Mass Psychology of the Net

Ode to a Vanished Discipline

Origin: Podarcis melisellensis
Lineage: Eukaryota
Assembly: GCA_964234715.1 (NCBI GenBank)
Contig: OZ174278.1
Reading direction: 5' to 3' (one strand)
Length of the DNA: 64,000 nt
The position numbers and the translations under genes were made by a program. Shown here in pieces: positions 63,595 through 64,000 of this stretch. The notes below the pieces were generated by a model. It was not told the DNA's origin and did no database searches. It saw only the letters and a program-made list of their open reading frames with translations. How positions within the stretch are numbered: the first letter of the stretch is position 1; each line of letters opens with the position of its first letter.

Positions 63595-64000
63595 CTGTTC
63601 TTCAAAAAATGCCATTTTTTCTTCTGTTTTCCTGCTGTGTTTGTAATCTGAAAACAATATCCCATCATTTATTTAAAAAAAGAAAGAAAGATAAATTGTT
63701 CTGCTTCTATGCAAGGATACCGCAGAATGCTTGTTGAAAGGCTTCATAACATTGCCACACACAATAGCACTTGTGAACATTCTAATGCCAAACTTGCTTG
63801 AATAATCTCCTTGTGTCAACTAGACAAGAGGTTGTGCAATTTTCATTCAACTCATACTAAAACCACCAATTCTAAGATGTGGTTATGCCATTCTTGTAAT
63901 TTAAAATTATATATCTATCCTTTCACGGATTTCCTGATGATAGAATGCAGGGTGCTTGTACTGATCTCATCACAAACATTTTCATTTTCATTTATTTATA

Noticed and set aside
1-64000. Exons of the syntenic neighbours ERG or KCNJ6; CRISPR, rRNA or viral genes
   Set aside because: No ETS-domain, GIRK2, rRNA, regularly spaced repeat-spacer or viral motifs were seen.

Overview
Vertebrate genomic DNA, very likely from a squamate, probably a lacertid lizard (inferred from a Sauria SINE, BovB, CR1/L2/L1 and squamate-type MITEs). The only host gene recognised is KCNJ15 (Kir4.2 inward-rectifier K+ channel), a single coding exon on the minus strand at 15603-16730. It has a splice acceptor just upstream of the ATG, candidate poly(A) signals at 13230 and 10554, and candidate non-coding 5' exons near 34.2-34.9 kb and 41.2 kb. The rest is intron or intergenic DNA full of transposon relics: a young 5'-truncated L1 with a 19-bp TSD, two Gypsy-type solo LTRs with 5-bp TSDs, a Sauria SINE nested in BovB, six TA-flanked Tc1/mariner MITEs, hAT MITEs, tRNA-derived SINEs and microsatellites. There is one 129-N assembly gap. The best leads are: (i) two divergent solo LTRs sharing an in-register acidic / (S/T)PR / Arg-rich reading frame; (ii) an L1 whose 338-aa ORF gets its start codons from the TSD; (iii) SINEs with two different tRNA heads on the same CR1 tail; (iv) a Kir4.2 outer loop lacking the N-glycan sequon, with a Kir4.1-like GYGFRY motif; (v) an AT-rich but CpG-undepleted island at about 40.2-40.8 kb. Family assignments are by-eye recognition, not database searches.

Towards a Mass Psychology of the Net By Geert Lovink In its first, hidden phase, the Internet was developed by universities, research centers, the military and big computer companies. During the late eighties it was discovered by the ‘young white boys’, hackers and small entrepreneurs. This is the second phase, the golden age of cyberculture. The youngsters were still committed to the past of the academic computer networks. They supported the old rules of ‘netiquette’ and practiced the Unix code cult. Until today they see Usenet, ftp, WAIS and e-mail as the core of the Net. At the same time they behaved like a mixture of yuppies and hippies. Their libertarian attitudes brought them (potentially) in conflict with monopolistic companies and the state. Today we see their culture as the essence of the Net. We are still in the middle of this hype wave, which is covered and pushed by the traditional top-down mass media, which is desperately trying to understand, incorporate, tame and regulate the ‘new’. The third phase is the Age of the Online-Masses. Both the old-style informaticians and the new, freedom-loving visionaries of cyberspace are not equipped to deal with the mass-scale incorporation of computer networks into society. Still overoptimistic, only few of them will be able to define the standards for the webbed masses. This is the period of ‘net criticism’ and the ‘political economy of the Net’, no longer from the outside, like the technology critique of the 70s and 80s, but arguing and acting from the inside. This third phase also requires a deeper understand of the ‘mass psychology of the Net’. The second phase was determined by the individual psychology of the user (Brenda Laurel, Sandy Stone, Sherry Turkle), which used post-modern notions of psycho-analysis and French psychology to describe the desire to change gender, identity and personality. The mass psychology on the other hand will have the take the economic reality into account. The Net will be governed by big telecoms, entertainment conglomerates and state, which will try to control and regulate access and content. For a better understanding of the behavior of the cybermasses we could go back to the Golden Age of Mass Psychology, the period between the two worldwars. One could of course start with Gustav Le Bon “Psychology of the Masses” (1895) and Sigmund Freuds “Group Psychology and Analysis of the Ego” (1921), Ortega Y Gassets “Revolt of the Masses” from 1930, or “The Ornament of the Masses” by Siegfried Kracauer (1926), Hermann Brochs Massenwahntheorie, a study which he started in 1939, Hendrik de Mans “Psychologie of Socialism” (1927), the “Masspsychology of Fascism” of Wilhelm Reich (1933), Alfred Adlers “On Mass Psychology” (1934), and many more, until “Crowds and Power” by Elias Canetti, a book which had than a big influence on Klaus Theweleits “Male Phantasies” (1977), Jean Baudrillard and on my group, ADILKNO, from The Foundation for the Advancement of Illegal Knowledge, Amsterdam. Under influence of authors like David Riesman, Daniel Bell, Alvin Toffler and Alain Tourraine, the term ‘masses’ became more and more associated with the decling ‘second wave’ Fordist production and the outgoing cold war. It became in fashion amongst intellectuals to celebrate the ‘disappearance of the masses’. While millions were standing in traffic jams, filling up large sport stadiums, beaches, airports, malls, bringing the infrastructures of large metropolitan ereas unto a collapse, the sociology could no longer deal with this banal daily reality and started to look for individual tastes in consumer patterns. In modern theory, there were no longer crowds, only groups, communities and most of all, scattered individuals, desperately trying to define their own uniqueness. The masses ‘imploded’ into the media and became a ‘silent majority’, unwilling to express itself in old ways like political representation. Subversion and resistance therefore got trapped into questions of pop and style (cultural studies) and effortless attempts to avoid appropriation by ‘Babylon’, the total victory of neo-liberalism and global capitalism. Hannah Ahrendt wrote in her study “The Origins of Totalitarianism” (1951): “Masses are not held together by a consciousness of common interest and they lack that specific class articulateness which is expressed in determined, limited, and obtainable goals. The term masses applies only where we deal with people who either because of their sheer number, or indifference, or a combination of both, cannot be integrated into any organization based on common interest, into political parties or municipal governments or professional organizations or trade unions.” This is a precise description of today’s Internet. In a period defined by great distrust in political parties, advanced forms of vagueness (Xness) and an apathy to organize oneself into social movements, the Internet now faces the comeback of the masses, not on squares or in the streets, but within large computer systems. The lonely cybercrowds of today are desperate surfing for the ultimate experience, the encounter with the Other in order to reach the final goal of massification within the Net. There is no longer the ideal to have cybersex with a sweet stranger. Time and space have to get real dense and go beyond the low bandwidth of the individual imagination. We are now in search of ultimate forms of complexity, not of dead information on empty website, but a complexity filled up with people, on-line crowds, tribes looking for their accumulation into real events, crashes, riots, virtual panic. Take the example of the ‘Castanet’ channels: “The Knowledge Media Institute is busy building the Roman Collosseum of the Net, virtual stadium capable of housing 100,000 participants tuned in to everything from rock concerts to university lectures with video, sound, animation and text chats. With Castanet an attendee (!) will download the stadium and the means for video and sound broadcasting just once. Take your favorite Web site and envision it as a TV show. ‘All we now need is the killer channel.'” (Wired 4.11) No more scattered users, watch out for the swelling on- line masses and the elitist, anti-mass cyber intellectuals!